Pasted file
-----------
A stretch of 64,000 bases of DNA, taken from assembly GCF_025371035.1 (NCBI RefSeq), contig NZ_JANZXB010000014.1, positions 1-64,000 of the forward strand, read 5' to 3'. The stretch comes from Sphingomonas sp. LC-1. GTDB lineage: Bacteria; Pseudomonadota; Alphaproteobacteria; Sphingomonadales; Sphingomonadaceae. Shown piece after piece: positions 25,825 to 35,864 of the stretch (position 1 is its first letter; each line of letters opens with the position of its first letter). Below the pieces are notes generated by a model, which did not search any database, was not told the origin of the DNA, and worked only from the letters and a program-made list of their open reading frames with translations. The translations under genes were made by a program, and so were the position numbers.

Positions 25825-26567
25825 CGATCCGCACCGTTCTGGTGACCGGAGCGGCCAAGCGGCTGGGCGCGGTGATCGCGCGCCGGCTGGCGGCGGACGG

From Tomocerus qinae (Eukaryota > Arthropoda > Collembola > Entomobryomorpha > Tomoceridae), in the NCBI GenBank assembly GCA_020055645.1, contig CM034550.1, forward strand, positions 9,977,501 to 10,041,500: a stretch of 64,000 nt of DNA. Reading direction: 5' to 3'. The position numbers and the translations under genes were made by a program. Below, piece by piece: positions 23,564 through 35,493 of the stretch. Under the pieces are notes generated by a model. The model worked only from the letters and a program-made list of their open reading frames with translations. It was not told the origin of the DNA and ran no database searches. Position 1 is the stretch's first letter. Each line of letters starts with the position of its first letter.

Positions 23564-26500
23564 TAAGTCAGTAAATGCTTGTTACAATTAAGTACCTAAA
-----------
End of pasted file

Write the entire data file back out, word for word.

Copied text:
A stretch of 64,000 bases of DNA, taken from assembly GCF_025371035.1 (NCBI RefSeq), contig NZ_JANZXB010000014.1, positions 1-64,000 of the forward strand, read 5' to 3'. The stretch comes from Sphingomonas sp. LC-1. GTDB lineage: Bacteria; Pseudomonadota; Alphaproteobacteria; Sphingomonadales; Sphingomonadaceae. Shown piece after piece: positions 25,825 to 35,864 of the stretch (position 1 is its first letter; each line of letters opens with the position of its first letter). Below the pieces are notes generated by a model, which did not search any database, was not told the origin of the DNA, and worked only from the letters and a program-made list of their open reading frames with translations. The translations under genes were made by a program, and so were the position numbers.

Positions 25825-26567
25825 CGATCCGCACCGTTCTGGTGACCGGAGCGGCCAAGCGGCTGGGCGCGGTGATCGCGCGCCGGCTGGCGGCGGACGG

From Tomocerus qinae (Eukaryota > Arthropoda > Collembola > Entomobryomorpha > Tomoceridae), in the NCBI GenBank assembly GCA_020055645.1, contig CM034550.1, forward strand, positions 9,977,501 to 10,041,500: a stretch of 64,000 nt of DNA. Reading direction: 5' to 3'. The position numbers and the translations under genes were made by a program. Below, piece by piece: positions 23,564 through 35,493 of the stretch. Under the pieces are notes generated by a model. The model worked only from the letters and a program-made list of their open reading frames with translations. It was not told the origin of the DNA and ran no database searches. Position 1 is the stretch's first letter. Each line of letters starts with the position of its first letter.

Positions 23564-26500
23564 TAAGTCAGTAAATGCTTGTTACAATTAAGTACCTAAA